Kevin Cheveldayoff is going to fight to keep his job. And the Winnipeg Jets appear to have the back of their embattled general manager, who is set to meet with NHL commissioner Gary Bettman on Monday to discuss his role in a sexual-assault scandal that has sent several of his former colleagues to the unemployment line.
Mark Chipman, the club's chairman and co-owner, will join Cheveldayoff on a flight to the league's head office in New York. Following that, the pair are expected to stand together and face the media, fielding questions about what Cheveldayoff knew and when, why he failed to take any direct action more than a decade ago, and why Chipman is comfortable to let him keep running the on-ice show.
Short of new evidence surfacing, or a development such as Bettman lowering the boom, this is how the situation is expected to play out over the coming days. It's all based around two key points: Cheveldayoff believes he did nothing wrong, following a chain-of-command that was in place in 2010 within the Chicago Blackhawks organization, where he was serving as assistant GM. And True North believes Cheveldayoff has been truthful and transparent, both with them and an independent investigation into the matter.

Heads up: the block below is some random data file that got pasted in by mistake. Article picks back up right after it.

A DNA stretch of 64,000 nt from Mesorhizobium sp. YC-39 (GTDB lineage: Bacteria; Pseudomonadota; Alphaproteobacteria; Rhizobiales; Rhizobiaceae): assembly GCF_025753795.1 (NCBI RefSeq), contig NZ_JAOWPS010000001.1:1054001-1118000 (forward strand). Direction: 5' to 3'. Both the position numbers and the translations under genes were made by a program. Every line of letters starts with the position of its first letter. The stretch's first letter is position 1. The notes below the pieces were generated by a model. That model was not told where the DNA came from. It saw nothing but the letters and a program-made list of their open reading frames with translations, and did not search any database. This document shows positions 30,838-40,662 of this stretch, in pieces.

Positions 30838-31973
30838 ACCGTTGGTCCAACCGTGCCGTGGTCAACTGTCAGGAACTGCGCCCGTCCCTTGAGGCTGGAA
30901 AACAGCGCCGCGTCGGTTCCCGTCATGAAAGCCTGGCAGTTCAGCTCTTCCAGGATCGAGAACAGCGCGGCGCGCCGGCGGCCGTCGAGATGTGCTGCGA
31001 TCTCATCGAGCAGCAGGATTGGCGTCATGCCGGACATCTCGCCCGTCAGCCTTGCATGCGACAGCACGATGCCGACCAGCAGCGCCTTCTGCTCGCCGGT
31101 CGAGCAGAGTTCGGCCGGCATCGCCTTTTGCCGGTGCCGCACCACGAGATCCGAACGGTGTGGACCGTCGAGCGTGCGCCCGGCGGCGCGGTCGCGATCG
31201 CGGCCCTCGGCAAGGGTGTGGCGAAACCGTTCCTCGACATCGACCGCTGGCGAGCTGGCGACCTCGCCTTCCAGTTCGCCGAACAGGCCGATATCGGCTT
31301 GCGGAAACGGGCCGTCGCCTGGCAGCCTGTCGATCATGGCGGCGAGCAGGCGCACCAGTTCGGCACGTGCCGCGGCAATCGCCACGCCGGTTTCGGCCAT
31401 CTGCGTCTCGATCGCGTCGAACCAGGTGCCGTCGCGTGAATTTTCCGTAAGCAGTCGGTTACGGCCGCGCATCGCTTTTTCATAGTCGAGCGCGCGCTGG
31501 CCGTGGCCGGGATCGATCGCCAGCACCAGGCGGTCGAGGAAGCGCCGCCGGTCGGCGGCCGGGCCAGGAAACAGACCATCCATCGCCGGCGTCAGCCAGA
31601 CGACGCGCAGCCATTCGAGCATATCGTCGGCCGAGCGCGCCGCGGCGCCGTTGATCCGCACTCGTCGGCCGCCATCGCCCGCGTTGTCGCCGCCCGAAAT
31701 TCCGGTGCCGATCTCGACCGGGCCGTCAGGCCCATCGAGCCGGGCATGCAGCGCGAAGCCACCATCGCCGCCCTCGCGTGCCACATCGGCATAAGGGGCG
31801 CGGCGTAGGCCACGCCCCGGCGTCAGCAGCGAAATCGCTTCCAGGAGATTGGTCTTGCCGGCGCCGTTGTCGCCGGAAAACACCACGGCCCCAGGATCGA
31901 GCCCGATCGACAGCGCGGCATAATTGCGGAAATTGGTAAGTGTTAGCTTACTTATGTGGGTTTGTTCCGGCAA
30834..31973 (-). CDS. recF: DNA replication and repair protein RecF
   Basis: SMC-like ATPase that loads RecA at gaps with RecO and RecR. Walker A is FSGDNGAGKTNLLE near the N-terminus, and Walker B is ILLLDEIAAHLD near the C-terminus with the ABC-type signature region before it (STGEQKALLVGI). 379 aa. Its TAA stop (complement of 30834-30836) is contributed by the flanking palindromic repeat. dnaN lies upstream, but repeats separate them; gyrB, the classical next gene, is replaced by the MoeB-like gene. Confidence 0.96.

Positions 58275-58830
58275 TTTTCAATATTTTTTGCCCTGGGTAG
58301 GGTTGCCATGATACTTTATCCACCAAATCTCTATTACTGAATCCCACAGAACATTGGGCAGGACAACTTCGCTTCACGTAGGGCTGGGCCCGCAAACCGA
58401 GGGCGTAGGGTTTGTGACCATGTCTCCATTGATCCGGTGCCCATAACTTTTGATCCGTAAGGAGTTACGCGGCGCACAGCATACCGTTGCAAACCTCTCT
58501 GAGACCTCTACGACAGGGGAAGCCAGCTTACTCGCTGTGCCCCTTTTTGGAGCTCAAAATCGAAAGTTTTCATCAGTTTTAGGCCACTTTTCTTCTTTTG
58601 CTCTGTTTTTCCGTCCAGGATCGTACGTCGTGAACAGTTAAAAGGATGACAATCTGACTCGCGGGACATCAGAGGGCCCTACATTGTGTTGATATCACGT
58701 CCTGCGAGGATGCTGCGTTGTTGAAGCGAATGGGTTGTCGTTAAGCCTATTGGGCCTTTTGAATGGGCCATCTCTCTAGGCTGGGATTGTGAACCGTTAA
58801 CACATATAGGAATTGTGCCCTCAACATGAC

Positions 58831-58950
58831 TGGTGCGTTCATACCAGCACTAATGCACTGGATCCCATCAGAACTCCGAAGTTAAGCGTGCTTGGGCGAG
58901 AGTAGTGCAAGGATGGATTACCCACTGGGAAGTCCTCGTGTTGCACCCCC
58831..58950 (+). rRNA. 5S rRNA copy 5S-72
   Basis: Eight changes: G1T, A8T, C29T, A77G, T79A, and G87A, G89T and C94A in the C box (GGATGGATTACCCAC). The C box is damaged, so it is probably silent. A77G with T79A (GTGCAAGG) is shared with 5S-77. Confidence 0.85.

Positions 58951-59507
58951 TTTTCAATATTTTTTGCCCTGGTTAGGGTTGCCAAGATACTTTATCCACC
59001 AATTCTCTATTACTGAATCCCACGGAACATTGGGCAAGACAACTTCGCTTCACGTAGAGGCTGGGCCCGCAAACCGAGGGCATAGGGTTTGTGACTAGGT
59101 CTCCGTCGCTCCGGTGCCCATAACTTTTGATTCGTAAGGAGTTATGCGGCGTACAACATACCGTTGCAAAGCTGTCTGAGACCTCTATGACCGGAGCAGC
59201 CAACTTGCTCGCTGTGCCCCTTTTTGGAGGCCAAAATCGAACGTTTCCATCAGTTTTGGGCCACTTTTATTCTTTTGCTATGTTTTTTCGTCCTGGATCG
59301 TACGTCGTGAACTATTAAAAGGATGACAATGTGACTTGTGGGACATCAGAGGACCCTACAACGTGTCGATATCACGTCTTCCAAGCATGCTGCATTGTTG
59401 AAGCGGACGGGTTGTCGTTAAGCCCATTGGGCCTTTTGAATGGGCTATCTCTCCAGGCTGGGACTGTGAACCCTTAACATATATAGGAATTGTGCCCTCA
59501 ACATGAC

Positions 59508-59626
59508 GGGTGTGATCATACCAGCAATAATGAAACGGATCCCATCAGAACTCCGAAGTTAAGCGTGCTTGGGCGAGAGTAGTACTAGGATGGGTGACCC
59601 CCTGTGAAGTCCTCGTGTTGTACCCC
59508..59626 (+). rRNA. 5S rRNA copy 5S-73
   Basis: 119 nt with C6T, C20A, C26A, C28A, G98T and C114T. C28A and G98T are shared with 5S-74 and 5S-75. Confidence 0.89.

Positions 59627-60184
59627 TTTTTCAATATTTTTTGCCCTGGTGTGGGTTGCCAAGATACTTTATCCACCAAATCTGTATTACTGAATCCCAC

It's not going to be an easy or popular position to take, especially in a small, hockey-mad market like Winnipeg. Just look at the last handful of social media posts from the team itself, which contain a string of messages from angry followers demanding action. A highlight-reel recap of Tuesday's dramatic 4-3 win over Anaheim, posted Wednesday morning, includes the following: "Don't care. Fire Cheveldayoff" and "Just wondering what your stance is on your GM covering up sexual abuse?"
"It's great that the team is doing well — and we're all pulling for Winnipeg's success," another began. "However, I feel that it is neither appropriate, moral, nor ethical to continue to employ Kevin Cheveldayoff in your organization. The team and the players and the community should come first."